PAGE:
Session 1 - Emerging threats for the marine environment: Marine litter.
Methods to monitor its presence and potential impacts on the marine megafauna

Morgana Vighi

Morgana Vighi

University of Barcelona, Spain


The marine environment has been exposed for centuries to the impacts derived by human presence. Since decades the marine fauna has been facing the consequences of the indiscriminate exploitation of marine resources and the increase of urbanization and industrialization along the coastlines. While lot of concern was raised in the past by chemical pollution, the pollution of the sea caused by solid waste, and particularly by plastics, is a relatively novel issue. A growing production of scientific literature in the recent years has brought the focus on the several impacts caused by marine litter to marine fauna, especially birds, mammals and sea turtles, which can be severely damaged by entanglement or ingestion of macro litter. Moreover, the presence of smaller litter items (i.e., micro litter) has been reported almost in any compartment of our environment, causing major preoccupation on the potential effects of these particles and the chemicals derived by their degradation on living organisms. A number of environmental directives have been produced at European level to face the issue of plastics at sea, and a series of scientific projects have been financed and are still ongoing to develop protocols to consistently monitor marine litter pollution and assess the extent of this threat to the marine biodiversity. Here we will provide an overview of the main methodologies and results produced by these projects.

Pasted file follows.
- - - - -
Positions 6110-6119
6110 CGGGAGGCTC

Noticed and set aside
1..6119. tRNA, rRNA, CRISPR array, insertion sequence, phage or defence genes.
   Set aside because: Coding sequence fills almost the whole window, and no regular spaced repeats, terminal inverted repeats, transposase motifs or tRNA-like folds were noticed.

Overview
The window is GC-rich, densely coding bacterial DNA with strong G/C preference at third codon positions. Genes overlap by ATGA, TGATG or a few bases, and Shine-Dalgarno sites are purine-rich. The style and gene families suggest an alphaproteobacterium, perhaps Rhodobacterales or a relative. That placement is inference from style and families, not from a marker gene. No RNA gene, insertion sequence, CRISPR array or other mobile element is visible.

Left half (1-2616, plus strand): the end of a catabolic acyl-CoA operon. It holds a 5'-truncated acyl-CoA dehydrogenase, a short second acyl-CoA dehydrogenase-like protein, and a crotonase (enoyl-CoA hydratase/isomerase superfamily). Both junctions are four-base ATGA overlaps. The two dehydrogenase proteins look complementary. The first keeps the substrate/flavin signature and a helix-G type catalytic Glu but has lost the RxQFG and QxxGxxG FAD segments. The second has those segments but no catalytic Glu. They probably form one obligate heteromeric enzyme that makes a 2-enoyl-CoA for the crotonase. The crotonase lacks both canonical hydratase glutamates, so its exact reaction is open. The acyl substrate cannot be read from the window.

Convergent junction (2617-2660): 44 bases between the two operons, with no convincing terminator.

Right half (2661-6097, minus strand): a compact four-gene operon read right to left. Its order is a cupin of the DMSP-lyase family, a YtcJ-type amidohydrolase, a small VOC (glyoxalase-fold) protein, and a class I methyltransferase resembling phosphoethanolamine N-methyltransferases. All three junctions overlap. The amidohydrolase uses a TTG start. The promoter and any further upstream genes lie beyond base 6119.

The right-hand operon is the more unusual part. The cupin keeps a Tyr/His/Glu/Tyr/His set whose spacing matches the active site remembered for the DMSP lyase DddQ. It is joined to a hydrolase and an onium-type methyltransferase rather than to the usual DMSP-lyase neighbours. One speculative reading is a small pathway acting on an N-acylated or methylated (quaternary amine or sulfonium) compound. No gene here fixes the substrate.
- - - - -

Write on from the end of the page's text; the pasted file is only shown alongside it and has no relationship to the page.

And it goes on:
Short Biography

Morgana Vighi holds a PhD in Biodiversity from the University of Barcelona, a MSc in Marine Biology from the University of Pisa and a Speciality Master in Management and conservation of the marine and coastal environment from the University of Siena. Her research interests focus on the biology and ecology of marine mammals and the conservation of the marine environment. Over the past decade she has been involved in several projects in Europe and the United States focussing on the biology, ecology and conservation of marine mammals and their environment. Since 2008 she has been collaborating with the Tethys Research Institute and for the past ten years she has been one of the Principal Investigators of the Cetaceans Sanctuary Research (CSR) project in the Ligurian Sea. More recently, she has been involved as a postdoctoral researcher in a project led by the British Antarctic Survey focussing on the recovery of the Southern right whale after its whaling exploitation and in the Interreg-EU MEDSEALITTER project, aimed to the protection of marine biodiversity from the impact of marine litter. Such experience allowed her to get in touch with a growing network of researchers and stakeholders, get familiar with new technologies for marine monitoring, and increase her overall awareness of the most current issues of marine conservation. She is currently providing freelance environmental consultancy for the EU Joint Research Centre and other European agencies, and she is a council member of both the European Cetacean Society (ECS) and the Spanish Cetacean Society (SEC). She has (co)-authored several scientific publications and reports, including congress proceedings, national and international ISI journals, and she acts as a reviewer for a number of international ISI journals.

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